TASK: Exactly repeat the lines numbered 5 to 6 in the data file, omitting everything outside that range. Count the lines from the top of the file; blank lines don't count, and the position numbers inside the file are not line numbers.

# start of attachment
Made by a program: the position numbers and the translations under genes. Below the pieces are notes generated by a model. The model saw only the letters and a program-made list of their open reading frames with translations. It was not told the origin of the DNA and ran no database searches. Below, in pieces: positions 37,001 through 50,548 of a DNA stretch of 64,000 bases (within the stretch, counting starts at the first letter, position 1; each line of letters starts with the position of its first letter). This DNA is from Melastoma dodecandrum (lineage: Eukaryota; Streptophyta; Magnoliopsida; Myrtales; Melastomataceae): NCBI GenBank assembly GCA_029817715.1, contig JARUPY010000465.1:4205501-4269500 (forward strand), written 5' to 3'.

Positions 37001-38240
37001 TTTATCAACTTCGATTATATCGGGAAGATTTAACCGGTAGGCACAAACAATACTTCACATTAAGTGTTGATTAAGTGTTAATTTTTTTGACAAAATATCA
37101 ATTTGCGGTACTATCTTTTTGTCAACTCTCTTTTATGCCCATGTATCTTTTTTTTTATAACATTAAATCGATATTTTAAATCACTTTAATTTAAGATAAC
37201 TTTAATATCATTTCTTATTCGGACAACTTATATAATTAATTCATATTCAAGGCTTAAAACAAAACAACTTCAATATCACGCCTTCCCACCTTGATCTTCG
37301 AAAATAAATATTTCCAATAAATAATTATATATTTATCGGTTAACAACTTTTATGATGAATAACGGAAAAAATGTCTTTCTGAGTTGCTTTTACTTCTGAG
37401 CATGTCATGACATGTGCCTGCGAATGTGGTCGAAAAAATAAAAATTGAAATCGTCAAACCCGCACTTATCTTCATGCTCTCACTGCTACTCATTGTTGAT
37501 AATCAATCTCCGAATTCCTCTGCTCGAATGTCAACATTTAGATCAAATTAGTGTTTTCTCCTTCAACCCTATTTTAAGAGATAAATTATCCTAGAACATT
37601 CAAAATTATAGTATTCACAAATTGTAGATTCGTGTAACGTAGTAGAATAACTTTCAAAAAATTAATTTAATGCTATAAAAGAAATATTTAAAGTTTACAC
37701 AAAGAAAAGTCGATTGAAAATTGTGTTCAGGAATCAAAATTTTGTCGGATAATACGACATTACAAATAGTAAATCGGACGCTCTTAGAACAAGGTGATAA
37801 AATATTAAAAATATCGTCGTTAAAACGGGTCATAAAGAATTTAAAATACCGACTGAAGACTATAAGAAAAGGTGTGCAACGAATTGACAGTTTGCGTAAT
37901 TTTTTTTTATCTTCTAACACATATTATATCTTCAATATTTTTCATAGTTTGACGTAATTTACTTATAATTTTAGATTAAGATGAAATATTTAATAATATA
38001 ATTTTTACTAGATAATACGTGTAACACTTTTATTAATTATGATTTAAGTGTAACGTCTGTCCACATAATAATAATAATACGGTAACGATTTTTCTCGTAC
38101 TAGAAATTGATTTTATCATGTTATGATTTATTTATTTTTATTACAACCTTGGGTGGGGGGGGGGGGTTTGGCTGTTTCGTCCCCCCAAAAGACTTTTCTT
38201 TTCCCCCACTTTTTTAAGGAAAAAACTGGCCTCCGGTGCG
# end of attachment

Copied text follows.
37201 TTTAATATCATTTCTTATTCGGACAACTTATATAATTAATTCATATTCAAGGCTTAAAACAAAACAACTTCAATATCACGCCTTCCCACCTTGATCTTCG
37301 AAAATAAATATTTCCAATAAATAATTATATATTTATCGGTTAACAACTTTTATGATGAATAACGGAAAAAATGTCTTTCTGAGTTGCTTTTACTTCTGAG